Shatner said, “I feel such empathy for what we’ve done, what we’re doing, and what we’re trying not to do. It is so important. I come back with this message.

Sellers

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Vendors from across Colorado and across the country have come to the Colorado Convention Center to sell their artwork, candy, books and more. in the Merchant Mesa. The hall held a The artists’ alley with a chance to purchase works of art created by local and national artists in all kinds of genres. You can also explore a Author’s alley with authors presenting their novels, offering dedications and a chance to get a whole new exposure of literature.

Of course, the Merchant Mesa wouldn’t be complete without its Comic Pro section.. A comic book convention would never really be a comic book convention without a wide array of comic book publishers, comic book boxes to sort out, and new comic book creators to meet.

This year you can shop at kiosks such as Koko Kuma of Conroe, TX, which featured handcrafted and hand-crafted clothing and accessories. Colorado-based dice maker Ben of Summit dice offered 3D printed and cast metal for those who wanted to elevate their D&D experience. And Kids Cap – the non-profit organization that helps raise funds for families with children undergoing cancer treatment – has once again made its mark on the con.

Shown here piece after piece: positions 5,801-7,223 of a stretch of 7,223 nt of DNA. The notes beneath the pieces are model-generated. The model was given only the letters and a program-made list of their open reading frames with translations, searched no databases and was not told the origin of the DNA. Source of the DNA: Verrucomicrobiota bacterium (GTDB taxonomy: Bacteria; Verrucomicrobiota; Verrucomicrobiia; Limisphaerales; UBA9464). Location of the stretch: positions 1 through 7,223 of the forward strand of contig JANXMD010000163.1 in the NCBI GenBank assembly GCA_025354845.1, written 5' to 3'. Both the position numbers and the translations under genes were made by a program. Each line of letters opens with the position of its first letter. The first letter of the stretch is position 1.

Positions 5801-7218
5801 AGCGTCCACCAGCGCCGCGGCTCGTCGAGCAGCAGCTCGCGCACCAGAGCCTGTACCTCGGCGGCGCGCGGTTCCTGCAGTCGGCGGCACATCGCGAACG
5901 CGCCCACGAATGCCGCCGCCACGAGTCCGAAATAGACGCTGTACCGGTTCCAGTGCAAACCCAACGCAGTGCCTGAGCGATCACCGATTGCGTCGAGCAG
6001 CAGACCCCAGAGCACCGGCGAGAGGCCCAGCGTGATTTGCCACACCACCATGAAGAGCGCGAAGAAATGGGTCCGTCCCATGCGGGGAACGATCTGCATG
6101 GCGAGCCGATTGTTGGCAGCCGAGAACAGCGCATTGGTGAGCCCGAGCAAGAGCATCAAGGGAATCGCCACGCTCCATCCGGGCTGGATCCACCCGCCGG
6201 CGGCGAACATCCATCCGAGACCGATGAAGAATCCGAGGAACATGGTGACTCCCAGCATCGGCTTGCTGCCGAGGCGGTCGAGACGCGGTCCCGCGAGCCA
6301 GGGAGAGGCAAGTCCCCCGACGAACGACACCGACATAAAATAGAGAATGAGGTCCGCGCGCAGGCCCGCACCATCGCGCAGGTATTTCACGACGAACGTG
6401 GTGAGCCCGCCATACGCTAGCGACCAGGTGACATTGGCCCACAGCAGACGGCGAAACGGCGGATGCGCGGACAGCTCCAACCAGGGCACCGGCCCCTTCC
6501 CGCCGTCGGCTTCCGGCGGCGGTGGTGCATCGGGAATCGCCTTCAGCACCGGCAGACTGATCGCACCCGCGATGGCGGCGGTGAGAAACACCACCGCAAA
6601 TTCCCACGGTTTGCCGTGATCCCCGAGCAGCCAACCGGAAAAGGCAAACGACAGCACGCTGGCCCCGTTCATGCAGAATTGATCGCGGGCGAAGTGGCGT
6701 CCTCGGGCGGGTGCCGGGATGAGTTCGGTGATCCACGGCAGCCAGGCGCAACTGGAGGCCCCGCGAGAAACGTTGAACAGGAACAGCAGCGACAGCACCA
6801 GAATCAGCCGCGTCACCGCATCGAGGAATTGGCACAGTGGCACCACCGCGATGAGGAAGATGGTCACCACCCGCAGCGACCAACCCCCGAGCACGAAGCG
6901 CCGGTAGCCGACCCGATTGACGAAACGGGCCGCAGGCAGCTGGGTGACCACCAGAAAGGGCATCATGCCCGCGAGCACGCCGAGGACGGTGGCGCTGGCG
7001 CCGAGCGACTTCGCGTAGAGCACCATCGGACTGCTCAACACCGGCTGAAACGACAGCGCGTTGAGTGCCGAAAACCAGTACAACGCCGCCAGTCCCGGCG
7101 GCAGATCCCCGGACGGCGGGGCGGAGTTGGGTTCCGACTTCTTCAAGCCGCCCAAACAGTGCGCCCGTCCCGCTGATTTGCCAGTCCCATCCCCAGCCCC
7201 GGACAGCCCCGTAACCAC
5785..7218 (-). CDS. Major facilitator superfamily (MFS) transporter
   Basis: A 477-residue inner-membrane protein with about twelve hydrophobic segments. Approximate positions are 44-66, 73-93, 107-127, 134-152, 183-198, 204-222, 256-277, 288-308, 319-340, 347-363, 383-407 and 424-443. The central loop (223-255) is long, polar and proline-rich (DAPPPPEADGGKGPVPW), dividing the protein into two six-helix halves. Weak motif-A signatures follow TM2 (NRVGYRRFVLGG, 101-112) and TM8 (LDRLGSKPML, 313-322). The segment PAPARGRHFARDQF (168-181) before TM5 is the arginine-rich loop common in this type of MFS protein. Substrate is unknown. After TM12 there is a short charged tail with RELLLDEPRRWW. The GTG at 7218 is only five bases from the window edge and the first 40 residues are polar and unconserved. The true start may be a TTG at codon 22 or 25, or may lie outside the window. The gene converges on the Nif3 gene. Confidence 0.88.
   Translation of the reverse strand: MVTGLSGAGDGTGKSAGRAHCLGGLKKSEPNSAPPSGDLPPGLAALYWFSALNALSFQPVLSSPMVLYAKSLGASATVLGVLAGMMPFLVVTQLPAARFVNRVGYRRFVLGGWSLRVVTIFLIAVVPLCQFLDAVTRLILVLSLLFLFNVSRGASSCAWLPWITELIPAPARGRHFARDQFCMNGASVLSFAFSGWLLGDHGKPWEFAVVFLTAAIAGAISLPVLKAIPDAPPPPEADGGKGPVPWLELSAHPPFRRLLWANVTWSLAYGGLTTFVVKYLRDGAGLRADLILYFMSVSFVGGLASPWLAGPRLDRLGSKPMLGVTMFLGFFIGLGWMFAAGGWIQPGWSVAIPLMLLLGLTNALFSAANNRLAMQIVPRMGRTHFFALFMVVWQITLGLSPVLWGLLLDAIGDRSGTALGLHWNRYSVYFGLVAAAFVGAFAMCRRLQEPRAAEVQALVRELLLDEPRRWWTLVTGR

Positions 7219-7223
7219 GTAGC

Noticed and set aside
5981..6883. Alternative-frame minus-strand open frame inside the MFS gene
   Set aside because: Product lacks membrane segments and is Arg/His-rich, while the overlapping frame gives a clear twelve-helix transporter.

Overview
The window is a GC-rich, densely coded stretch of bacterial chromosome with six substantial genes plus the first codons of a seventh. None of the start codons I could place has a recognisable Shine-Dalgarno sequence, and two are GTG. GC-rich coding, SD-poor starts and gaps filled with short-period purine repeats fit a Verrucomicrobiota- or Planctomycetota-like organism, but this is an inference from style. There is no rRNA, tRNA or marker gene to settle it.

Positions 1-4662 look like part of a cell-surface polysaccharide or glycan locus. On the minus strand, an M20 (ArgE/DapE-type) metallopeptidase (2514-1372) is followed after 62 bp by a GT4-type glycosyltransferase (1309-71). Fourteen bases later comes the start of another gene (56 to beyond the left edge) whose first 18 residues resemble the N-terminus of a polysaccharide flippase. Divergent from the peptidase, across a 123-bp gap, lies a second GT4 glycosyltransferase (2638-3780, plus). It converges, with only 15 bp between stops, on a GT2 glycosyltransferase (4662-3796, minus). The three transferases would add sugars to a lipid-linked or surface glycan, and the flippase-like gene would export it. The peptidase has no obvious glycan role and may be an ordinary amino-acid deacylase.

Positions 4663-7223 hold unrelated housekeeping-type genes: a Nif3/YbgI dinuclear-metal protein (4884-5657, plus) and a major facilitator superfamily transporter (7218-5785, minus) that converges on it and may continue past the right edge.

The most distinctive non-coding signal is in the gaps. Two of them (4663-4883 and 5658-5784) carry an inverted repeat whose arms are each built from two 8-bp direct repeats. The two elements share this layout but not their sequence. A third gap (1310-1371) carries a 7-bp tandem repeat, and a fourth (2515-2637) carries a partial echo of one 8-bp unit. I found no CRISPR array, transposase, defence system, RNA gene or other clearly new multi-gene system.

Cosplay

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This year, cosplayers brought their best to the Fan Expo Special Edition. After a year without conventions, many cosplayers had a lot more free time to perfect their cosplay, which led to even better and bigger costumes for the Fan Expo Denver Cosplay Craftmanship Cup. Many cosplayers had even planned several cosplays for the weekend for an even wilder experience.

Pop Culture Classroom

Photo by Hilal Bahcetepe

Pop Culture Classroom continued its educational and fun program in a workshop area of ​​the convention. The organization has offered a range of workshops for all ages, from children to adults, and all genres of pop culture media. Con-goers could learn more about film production or play with props and take on the role of stuntmen to live out their wildest action hero dreams.

Overall, Fan Expo Denver Special Edition has made its mark on the Mile High City. Comic book fans, cosplayers and congoers are excited to see what Fan Expo Denver has planned for its official event in July 2022.

Photograph by Charla Harvey and Hilal Bahcetepe.

Cory E. Barnes

The author Cory E. Barnes